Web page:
Most of the pieces here recognise the cost of human intervention in the Earth’s long business; Nick Davies, professor of behavioural ecology at the University of Cambridge, notes bluntly that in the last 30 years two-thirds of English cuckoos have gone; their winter habitats in the Congo rainforests have declined dramatically. The flip-side of the bird’s disappearance is that the population of reed-warblers – whose nests, on Cambridgeshire’s Wicken Fen, the shameless cuckoo once ravaged – has begun to recover. But it’s hard to get away from the sense that the wind blows only one way.

The poet Andrew McNellie writes of his love of a plot of land just north of the Chilterns: love has to be enough. “I cannot save the planet,” he says, “nor contribute significantly to doing so. It is too late for that, and the scale of the problem too vast.” This has echoes of the Dark Mountain Project, “a network of writers, artists and thinkers who have stopped believing the stories our civilisation tells itself”.

There is a great deal that is beautiful, and thought-provoking, in this collection, including Andrew Motion’s long poem and Marina Warner’s recollection of Binsey, in Oxfordshire, and her connection with the place and with Peter Levi, former Jesuit and professor of poetry at Oxford. There are 31 writers here, and one might almost say there was something for everyone, but that’s not quite true. It’s too bad that only seven of their number are women. (Dee might be interested in Katherine Norbury’s forthcoming anthology, Women on Nature.) Furthermore, as Dee admits, “I failed to find anything other than white contributors.” That quick statement asks for interrogation, although it is at least an admission.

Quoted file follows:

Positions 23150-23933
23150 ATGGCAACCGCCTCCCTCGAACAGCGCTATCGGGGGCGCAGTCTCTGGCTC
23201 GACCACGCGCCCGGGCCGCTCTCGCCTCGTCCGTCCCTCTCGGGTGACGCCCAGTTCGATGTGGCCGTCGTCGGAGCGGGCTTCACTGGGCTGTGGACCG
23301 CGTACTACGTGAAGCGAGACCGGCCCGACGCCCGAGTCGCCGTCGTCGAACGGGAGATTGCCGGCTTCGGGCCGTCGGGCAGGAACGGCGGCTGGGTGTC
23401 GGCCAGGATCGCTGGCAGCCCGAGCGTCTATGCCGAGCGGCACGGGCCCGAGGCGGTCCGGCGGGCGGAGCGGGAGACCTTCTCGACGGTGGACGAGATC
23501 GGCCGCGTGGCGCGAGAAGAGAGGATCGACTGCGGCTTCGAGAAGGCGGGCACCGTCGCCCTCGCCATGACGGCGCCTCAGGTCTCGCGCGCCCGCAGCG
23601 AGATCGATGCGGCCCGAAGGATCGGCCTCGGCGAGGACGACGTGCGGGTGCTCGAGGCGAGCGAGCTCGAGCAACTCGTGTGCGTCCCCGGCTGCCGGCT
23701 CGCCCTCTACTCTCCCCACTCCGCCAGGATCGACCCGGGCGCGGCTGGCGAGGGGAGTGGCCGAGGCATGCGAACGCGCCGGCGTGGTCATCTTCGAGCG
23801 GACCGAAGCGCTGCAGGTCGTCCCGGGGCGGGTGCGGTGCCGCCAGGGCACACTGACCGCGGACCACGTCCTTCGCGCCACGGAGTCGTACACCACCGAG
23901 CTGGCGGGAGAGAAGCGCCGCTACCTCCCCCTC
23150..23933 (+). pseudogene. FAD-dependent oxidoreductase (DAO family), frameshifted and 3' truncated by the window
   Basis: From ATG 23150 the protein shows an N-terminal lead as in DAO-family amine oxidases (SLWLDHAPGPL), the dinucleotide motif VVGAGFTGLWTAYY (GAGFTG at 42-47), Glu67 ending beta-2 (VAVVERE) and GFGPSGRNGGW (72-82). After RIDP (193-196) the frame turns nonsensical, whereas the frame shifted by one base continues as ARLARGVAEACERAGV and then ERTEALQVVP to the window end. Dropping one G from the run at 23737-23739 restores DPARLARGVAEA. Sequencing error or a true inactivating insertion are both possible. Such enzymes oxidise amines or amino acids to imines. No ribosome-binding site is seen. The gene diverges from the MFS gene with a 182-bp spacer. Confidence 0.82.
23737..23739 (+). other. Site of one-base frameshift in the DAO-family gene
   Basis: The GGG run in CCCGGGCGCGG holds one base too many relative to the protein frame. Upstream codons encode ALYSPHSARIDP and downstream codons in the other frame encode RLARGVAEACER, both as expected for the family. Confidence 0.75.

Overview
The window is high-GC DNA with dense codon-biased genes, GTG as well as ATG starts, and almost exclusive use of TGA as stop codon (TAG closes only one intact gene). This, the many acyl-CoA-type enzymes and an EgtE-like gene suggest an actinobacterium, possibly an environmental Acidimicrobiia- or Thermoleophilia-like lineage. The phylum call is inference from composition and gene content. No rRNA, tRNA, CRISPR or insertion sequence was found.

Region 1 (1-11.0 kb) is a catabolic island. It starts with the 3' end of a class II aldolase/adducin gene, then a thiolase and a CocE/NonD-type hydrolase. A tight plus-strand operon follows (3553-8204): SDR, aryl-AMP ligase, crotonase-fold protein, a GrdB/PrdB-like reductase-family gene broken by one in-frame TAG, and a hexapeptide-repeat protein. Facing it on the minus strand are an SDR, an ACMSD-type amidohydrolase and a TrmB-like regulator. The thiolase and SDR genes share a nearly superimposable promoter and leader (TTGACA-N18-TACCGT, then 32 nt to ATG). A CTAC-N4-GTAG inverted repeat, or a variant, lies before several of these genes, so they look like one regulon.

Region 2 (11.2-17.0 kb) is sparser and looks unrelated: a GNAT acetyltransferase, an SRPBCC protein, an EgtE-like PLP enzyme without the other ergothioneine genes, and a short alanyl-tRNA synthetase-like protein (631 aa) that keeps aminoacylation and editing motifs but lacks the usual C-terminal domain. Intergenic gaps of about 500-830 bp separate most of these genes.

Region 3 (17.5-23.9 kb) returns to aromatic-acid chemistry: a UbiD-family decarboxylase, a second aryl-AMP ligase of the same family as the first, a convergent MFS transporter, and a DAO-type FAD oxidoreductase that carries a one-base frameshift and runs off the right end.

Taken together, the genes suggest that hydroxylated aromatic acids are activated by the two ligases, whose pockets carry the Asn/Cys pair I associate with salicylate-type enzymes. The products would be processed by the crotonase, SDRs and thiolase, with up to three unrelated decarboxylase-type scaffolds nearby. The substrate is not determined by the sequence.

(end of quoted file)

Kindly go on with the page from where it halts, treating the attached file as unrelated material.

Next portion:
Dee’s book is (thankfully) not merely rural: Paul Farley writes lyrically of Liverpool, Tessa Hadley’s wonderful essay regards London with fresh eyes after a mid-life move from Somerset, where “the sky can seem almost dirty with its swathes of stars, like a sublime cosmic pollution”.

But British life is urban life now, as Benjamin Myers recognises at the beginning of his compelling new book, Under the Rock. Census figures reveal a striking shift in population: in 1801 just 17 per cent of the English lived in cities; by the end of the 19th century, that figure stood at 72 per cent. “Eighty-three per cent of us now live in urbanised areas,” Myers writes, “while a mere 7 per cent of the population live in rural communities that qualify as villages or hamlets.” So this book begins as a reverse migration, when Myers and his wife Della abandon London for the north. “It was the height of the recession, and London was no city in which to be poor.”